The Supreme Court’s Decision in AMG Capital Management v. FTC – What Does It Mean for FDA Enforcement?

May 3, 2021
6 minutes

On April 22, 2021, the Supreme Court unanimously held in AMG Capital Management v. FTC that the FTC’s authority under Section 13(b) of the FTC Act does not grant the agency the right to seek equitable monetary relief such as disgorgement or restitution. As Ropes & Gray previously reported, the import of this decision is that the FTC, in order to obtain monetary relief for unfair and deceptive trade practices, must avail itself of its administrative procedures first under other provisions of the FTC Act and can no longer seek such relief directly through a lawsuit in the federal courts.

Given the similarities between the injunction provisions in the FTC Act and the Federal Food, Drug, and Cosmetic Act (“FDCA”), the Supreme Court’s decision likely has significant implications for the government’s use of disgorgement and restitution in FDCA injunction cases going forward.

History of Disgorgement and Restitution in FDCA Injunction Cases

The FDCA in a provision entitled “injunction proceedings” grants federal courts jurisdiction to “restrain violations” of the FDCA.1 Nothing in this provision specifically authorizes the government to seek disgorgement or restitution for violations. However, FDA and the Department of Justice (“DOJ”) began pursuing disgorgement or restitution in certain consent decrees of permanent injunction in the late 1990s, arguing that they are equitable remedies that may be imposed in equitable proceedings like injunctions. In FDCA cases, the government has generally used the term “disgorgement” to refer to a defendant’s ill-gotten gains being returned to the government, whereas “restitution” refers to those gains being returned to the purchaser. Several high-profile consent decree cases resulted in civil settlements in which the defendants, although they did not admit that their conduct was violative, agreed to significant disgorgement amounts, including, for example, $100 million in a 1999 consent decree with Abbott Laboratories, $500 million in a 2002 consent decree with Schering-Plough, and $175 million in a 2010 consent decree with Genzyme.

The government’s authority to seek disgorgement or restitution under the FDCA was challenged in three notable cases in the late 1990s and early 2000s; however, the government prevailed in all three circuit courts of appeal that addressed the issue. Both the Third Circuit, in United States v. Lane Labs-USA, Inc., and the Sixth Circuit, in United States v. Universal Management Services, affirmed district courts’ grants of restitution.2 In United States v. RX Depot, Inc., the Tenth Circuit held that the district court had equitable authority to order disgorgement.3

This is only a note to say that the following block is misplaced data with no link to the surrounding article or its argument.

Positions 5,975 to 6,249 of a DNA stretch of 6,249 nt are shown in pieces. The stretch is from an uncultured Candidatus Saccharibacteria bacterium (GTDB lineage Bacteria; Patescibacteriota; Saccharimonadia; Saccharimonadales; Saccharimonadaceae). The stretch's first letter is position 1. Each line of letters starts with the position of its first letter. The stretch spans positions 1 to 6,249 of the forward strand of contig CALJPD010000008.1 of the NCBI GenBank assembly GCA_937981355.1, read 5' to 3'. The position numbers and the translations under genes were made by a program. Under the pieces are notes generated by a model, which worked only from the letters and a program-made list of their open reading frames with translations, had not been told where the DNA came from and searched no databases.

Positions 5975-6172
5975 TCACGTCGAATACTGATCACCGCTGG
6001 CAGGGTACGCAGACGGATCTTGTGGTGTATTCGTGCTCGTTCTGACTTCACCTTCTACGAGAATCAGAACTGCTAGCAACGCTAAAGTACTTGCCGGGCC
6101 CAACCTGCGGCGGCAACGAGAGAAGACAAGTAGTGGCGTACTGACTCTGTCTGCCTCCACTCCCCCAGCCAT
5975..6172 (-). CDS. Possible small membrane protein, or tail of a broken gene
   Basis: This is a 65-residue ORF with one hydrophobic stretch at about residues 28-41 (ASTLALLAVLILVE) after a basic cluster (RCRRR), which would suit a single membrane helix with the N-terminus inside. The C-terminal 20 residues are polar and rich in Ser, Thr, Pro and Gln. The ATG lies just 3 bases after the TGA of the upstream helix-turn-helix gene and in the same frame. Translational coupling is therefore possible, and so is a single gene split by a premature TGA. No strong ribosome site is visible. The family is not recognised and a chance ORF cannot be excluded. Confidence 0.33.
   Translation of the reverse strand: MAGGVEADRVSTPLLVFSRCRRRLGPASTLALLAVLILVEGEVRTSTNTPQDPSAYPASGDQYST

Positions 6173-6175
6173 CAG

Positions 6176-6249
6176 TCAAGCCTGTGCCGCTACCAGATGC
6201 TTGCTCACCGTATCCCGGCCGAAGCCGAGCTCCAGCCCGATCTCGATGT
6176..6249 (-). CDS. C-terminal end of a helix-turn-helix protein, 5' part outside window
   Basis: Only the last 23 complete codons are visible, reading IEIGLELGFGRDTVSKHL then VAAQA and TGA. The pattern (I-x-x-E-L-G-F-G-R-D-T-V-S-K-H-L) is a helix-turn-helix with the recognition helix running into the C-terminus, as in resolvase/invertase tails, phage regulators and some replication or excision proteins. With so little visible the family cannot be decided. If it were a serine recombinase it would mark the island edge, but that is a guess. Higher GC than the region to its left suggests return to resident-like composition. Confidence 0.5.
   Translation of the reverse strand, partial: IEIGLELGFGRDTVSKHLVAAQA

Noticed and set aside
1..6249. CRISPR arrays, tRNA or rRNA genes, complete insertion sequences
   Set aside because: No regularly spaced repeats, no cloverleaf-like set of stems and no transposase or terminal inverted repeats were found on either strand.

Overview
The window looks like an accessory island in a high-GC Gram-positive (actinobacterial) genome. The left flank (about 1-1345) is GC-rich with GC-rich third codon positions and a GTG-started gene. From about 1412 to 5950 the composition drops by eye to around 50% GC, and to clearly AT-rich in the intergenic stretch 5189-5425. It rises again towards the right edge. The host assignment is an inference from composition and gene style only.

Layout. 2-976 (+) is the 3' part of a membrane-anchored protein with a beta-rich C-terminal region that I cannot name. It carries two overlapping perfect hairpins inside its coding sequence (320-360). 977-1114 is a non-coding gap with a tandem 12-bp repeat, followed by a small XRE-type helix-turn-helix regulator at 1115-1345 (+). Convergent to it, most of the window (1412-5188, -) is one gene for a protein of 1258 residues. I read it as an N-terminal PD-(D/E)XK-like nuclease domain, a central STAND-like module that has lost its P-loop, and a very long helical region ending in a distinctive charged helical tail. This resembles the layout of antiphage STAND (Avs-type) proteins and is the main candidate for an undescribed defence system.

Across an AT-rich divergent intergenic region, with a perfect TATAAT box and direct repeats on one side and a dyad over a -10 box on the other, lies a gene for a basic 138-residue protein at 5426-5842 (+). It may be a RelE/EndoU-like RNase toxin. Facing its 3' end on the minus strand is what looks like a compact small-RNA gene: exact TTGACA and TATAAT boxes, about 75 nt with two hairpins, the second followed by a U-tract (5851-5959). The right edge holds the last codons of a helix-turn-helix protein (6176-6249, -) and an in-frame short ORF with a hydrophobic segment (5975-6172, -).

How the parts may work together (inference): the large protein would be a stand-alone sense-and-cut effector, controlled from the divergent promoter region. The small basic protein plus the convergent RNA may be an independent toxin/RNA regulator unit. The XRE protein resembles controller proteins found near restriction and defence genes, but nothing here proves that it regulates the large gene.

Although the government prevailed in these cases, the use of disgorgement or restitution in FDCA injunction cases has remained controversial, and the government has pursued the remedy very infrequently in recent years. When the government has sought equitable monetary relief, it has tended to do so under somewhat novel circumstances in the context of settlements. For example:

  • In 2017, the government filed a complaint of permanent injunction against Novo Nordisk, alleging that a drug was misbranded due to noncompliance with Risk Evaluation and Mitigation Strategy requirements. This complaint was unique in that it did not specifically seek any injunctive relief to restrain the defendant’s alleged violations; rather, it merely sought disgorgement from the defendant. Under a settlement agreement between the parties, the defendant agreed to pay $12.15 million as disgorgement in exchange for a joint stipulation of dismissal.
  • Also, in 2017, the government entered a consent decree of permanent injunction with Philips North America, which restrained the defendant’s manufacturing and distribution of certain devices “unless and until” the defendant came into compliance with applicable FDA requirements. The decree included exceptions to these “unless and until” provisions for devices intended for certain purposes (e.g., implementing a correction or removal to reduce an unreasonable risk to health, responding to immediate customer needs for certain devices so that customers can provide adequate patient care). The decree included a prospective disgorgement provision that required the defendant to pay to the government 30% of net revenues from the sale of devices under these particular exceptions until the defendant had fully satisfied the “unless and until” provisions.